Season: This hike is done year round, but seasonal weather conditions must be taken into consideration. Winter snow and dangerously slippery ice can impede or halt progress altogether at the high elevations, especially on the summit dome of Mt Wrightson. During summer months this hike is hot in the lower elevations, so early starts and an ample supply of water are recommended.

Water: There may be seasonal water at Bellows and Baldy Springs; but as always, bring plenty of your own and treat any water you might collect.

Difficulty: Strenuous. This hike is on the hard side with a 4,000 elevation gain and 10.5 mile round trip distance.

Note: This is a Forest Service fee area.

Maps: Green Trails Maps – Santa Rita Mountains.

Map

Click map for larger image

Trails

Comments (2) -

8/5/2010 8:26:23 AM #

This is a great hike. I think it should be a must do for everyone in southern Arizona. Head up there in the summer and it can be hot but... You will also experience one of the most amazing displays nature can provide. Be careful of lightning but open you senses to the sights, sounds and smells of a monsoon. The clouds and rolling in is not something you will soon forget. It is different seeing a monsoon at eye level and not having the security of a car or shelter to go into.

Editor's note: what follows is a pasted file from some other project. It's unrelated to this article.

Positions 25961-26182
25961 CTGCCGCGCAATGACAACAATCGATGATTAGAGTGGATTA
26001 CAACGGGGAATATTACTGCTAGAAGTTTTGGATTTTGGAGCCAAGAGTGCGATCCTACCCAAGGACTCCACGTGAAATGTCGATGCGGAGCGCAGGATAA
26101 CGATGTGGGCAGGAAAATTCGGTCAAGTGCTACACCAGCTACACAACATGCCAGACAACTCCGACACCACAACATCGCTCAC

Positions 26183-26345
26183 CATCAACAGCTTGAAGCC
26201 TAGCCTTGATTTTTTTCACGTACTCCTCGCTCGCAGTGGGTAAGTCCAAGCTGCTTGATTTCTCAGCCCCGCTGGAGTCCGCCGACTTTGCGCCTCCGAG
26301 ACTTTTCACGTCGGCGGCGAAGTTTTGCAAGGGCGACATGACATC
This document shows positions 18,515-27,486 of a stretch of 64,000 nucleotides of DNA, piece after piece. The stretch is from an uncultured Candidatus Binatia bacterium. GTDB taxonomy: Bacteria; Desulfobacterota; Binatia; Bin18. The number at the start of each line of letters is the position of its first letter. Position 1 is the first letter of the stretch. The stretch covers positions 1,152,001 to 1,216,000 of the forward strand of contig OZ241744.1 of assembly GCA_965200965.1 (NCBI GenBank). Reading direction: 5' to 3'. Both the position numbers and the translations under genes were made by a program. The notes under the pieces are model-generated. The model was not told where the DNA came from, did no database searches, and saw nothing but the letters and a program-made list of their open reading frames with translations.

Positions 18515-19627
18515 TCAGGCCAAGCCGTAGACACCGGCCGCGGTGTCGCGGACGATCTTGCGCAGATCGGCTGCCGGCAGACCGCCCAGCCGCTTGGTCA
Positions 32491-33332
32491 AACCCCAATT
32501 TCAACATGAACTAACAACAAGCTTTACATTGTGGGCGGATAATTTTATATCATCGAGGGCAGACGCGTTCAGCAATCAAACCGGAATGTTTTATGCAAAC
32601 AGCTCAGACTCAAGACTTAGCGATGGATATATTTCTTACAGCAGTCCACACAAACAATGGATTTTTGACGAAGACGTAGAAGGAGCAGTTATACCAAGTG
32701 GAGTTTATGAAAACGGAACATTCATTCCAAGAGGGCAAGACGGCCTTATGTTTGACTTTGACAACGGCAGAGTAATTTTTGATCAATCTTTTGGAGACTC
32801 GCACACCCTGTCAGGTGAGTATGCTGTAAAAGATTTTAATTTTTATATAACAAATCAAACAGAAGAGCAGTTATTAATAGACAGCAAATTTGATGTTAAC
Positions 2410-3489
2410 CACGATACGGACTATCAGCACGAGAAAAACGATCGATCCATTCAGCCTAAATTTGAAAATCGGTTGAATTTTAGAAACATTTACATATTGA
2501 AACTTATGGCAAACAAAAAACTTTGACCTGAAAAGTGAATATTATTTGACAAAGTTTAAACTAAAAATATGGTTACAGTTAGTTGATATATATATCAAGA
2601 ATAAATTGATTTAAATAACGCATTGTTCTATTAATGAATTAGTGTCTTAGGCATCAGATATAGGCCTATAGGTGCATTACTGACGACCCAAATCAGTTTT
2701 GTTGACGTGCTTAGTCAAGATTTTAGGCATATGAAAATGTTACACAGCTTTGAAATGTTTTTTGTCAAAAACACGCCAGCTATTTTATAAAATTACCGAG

Jon

8/16/2010 12:50:09 PM #

Yes, this is a great hike but instead of heading back... have some fun and head down the east side of Wrightson via Temporal Gulch trail and go straight into Patagonia on the Forest Service Rd.,about 20 miles from Madera Canyon . We camped after we got down to the Forest Service Rd and finished our hike in the morning getting us a lunch and cold beverage in Patagonia. Then a nap in the park while we waited for a friend to come get us. Fun trip!

Dar

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The Authors

Dave BakerDave Baker

I'm Dave Baker, founder of Summit Hut, an independent outdoor retailer based in Tucson, Arizona since 1969. As an experienced and passionate hiker, climber and backpacker, my blog is intended to be an informative and interesting look into the outdoors and the outdoor industry.

Dana Davis

Dana Davis

I’m Dana Davis, co-owner of the Summit Hut. I mostly enjoy hiking and road biking though I often do other things to keep it interesting (mountaineering, motorcycling, backpacking, climbing, you name it!) My biggest challenge is sometimes finding the balance between career, family, and fun but it’s working out so far!

Dan Davis

Dan Davis

I'm Dan Davis, after retiring from the National Park Service as a Ranger and manager, I worked for the Summit Hut until 2009, then retired for good (maybe). I'm now spending my time traveling around the southwest writing and working on my nature and fine art photography business.

Emily Gindlesparger

Emily Gindlesparger

I’m Emily Gindlesparger, a member of the Summit Hut floor staff. Since moving here from the Midwest, I’ve been taking advantage of all possible adventures in Arizona: rock climbing, mountain biking, backpacking, whitewater kayaking, caving and trail running; I’m always excited to see what’s next!